Southwark Council has recently commissioned a report by property agents Savills that looks at all the Council's estates and rates them on two scores: Financial (called NPV) and Community sustainability
The report describes the estates as 'Asset groups' - this isn't (just?) an attempt to squeeze in property market jargon, but also is because often a group of not-clearly related properties are grouped together under an 'estate' banner.
As an example, in my end of SE1, the Lockyer Estate consists of four different unconnected blocks of different designs built between the 1930s and the 1950s. And down by the Elephant, Perronet House is lumped in with the Gaywood Estate despite being a completely different design and separated by several streets of Victorian terraced houses.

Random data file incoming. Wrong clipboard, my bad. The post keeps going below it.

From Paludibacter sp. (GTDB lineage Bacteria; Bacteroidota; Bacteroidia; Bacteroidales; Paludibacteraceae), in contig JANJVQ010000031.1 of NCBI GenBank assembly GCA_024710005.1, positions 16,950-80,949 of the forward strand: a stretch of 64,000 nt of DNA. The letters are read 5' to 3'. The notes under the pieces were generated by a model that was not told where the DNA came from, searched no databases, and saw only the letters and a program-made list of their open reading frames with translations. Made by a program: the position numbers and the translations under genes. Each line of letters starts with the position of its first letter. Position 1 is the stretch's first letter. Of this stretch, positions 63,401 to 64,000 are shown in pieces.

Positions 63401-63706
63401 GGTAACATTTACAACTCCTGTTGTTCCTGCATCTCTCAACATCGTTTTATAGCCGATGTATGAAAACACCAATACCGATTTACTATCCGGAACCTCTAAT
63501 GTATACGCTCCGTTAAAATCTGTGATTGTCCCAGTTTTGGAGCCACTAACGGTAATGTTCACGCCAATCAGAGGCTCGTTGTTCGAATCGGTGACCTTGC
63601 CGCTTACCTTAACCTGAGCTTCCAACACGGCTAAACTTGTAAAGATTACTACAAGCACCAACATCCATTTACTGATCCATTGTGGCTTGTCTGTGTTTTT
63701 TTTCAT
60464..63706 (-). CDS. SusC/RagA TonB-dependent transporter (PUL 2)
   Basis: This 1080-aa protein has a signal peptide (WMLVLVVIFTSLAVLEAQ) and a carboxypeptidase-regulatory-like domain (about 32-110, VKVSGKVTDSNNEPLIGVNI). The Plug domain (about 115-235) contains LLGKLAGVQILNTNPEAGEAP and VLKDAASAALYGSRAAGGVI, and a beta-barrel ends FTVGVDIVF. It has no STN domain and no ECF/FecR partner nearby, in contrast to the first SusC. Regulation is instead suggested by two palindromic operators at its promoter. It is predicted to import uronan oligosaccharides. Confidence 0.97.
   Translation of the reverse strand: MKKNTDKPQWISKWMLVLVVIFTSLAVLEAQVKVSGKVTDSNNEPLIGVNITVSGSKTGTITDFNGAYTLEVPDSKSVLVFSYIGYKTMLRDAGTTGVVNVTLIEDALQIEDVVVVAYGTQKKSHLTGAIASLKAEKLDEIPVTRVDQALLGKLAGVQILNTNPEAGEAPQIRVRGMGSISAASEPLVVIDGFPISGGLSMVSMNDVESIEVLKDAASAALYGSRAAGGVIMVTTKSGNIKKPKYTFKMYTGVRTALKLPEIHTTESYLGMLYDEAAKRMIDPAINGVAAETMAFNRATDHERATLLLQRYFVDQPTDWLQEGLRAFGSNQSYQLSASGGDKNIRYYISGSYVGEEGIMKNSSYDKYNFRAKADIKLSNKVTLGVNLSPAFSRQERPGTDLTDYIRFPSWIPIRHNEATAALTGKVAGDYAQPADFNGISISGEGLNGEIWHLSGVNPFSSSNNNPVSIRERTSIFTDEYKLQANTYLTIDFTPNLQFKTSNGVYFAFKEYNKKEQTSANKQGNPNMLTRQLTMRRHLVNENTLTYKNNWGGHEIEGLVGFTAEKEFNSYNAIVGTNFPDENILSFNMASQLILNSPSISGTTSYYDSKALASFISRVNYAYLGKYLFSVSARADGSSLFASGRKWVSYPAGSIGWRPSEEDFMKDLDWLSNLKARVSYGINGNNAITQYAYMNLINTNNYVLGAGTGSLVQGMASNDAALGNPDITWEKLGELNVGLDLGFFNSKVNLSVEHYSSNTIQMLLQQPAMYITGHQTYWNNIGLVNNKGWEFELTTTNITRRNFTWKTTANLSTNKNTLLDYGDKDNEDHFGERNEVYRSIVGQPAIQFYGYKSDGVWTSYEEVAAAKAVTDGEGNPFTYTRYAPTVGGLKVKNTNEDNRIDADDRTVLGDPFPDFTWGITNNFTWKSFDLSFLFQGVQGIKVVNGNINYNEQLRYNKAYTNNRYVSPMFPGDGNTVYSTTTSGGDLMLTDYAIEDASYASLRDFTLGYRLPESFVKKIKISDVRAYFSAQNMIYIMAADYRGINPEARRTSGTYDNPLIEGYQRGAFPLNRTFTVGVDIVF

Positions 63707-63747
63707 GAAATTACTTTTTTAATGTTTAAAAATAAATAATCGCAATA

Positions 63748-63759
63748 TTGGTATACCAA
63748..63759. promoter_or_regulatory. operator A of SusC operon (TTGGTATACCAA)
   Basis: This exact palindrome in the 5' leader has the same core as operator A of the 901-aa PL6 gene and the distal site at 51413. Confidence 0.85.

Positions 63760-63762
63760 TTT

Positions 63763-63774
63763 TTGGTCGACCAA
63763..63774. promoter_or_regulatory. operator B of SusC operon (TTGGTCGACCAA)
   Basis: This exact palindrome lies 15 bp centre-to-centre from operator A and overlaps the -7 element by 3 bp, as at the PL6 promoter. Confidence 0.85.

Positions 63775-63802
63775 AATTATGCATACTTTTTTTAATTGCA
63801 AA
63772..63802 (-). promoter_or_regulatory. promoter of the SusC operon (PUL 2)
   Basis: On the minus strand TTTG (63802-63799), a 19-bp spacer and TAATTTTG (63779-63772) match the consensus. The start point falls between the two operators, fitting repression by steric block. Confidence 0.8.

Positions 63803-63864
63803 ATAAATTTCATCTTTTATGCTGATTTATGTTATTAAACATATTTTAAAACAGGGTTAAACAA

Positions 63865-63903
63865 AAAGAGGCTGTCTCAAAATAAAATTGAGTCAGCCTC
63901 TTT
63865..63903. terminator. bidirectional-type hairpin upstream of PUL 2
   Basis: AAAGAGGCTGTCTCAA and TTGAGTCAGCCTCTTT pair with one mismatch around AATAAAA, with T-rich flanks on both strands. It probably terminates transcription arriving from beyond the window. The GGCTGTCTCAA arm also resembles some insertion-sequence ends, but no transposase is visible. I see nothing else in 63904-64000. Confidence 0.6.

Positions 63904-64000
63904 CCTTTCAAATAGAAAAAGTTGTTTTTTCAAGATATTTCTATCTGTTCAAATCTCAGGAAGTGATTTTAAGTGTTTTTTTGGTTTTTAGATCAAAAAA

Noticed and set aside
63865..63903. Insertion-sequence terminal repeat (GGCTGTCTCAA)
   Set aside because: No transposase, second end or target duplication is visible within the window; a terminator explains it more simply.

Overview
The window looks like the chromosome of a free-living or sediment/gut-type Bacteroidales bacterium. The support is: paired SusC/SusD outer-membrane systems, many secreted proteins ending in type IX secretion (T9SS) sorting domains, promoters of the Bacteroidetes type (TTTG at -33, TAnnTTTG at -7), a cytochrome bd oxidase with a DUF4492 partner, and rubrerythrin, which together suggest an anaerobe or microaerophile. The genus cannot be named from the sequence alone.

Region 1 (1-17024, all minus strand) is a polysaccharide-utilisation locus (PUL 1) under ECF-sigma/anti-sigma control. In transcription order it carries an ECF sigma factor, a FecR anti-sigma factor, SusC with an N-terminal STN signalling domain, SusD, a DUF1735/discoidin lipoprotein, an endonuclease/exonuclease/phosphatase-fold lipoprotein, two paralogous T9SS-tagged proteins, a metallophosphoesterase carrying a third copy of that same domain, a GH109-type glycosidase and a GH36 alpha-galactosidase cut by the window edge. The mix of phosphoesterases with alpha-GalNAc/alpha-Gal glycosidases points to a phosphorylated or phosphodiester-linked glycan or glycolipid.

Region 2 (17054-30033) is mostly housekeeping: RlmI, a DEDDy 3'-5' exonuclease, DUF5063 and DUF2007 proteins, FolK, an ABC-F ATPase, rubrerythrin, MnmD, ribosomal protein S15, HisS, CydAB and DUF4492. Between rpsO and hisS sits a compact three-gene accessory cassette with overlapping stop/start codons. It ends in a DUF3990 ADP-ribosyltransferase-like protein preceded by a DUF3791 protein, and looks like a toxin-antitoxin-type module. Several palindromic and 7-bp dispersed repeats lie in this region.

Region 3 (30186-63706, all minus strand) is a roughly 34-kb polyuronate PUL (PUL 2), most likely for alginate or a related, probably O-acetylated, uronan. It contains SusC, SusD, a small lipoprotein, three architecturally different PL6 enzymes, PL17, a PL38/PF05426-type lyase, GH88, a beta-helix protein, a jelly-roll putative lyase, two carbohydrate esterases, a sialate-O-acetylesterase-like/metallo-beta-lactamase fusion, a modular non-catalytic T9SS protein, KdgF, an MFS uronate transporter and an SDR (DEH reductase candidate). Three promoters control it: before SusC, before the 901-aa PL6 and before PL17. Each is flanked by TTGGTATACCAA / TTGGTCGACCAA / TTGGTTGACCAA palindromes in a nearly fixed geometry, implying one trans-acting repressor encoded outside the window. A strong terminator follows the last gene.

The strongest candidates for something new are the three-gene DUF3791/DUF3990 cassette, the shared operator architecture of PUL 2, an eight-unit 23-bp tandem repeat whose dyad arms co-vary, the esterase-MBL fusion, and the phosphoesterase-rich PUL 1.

So there is a question about how logical the groups are and how good the information is that they've based the study on - but an interesting read.
Why does this matter?
On the back of all these figures, the Council has split the estates into four different groupings and is suggesting a different approach to the long-term investment, maintenance and overall future for these estates depending on how they have scored.
Put the kettle on, make a 'cuppa builders' and have a good read.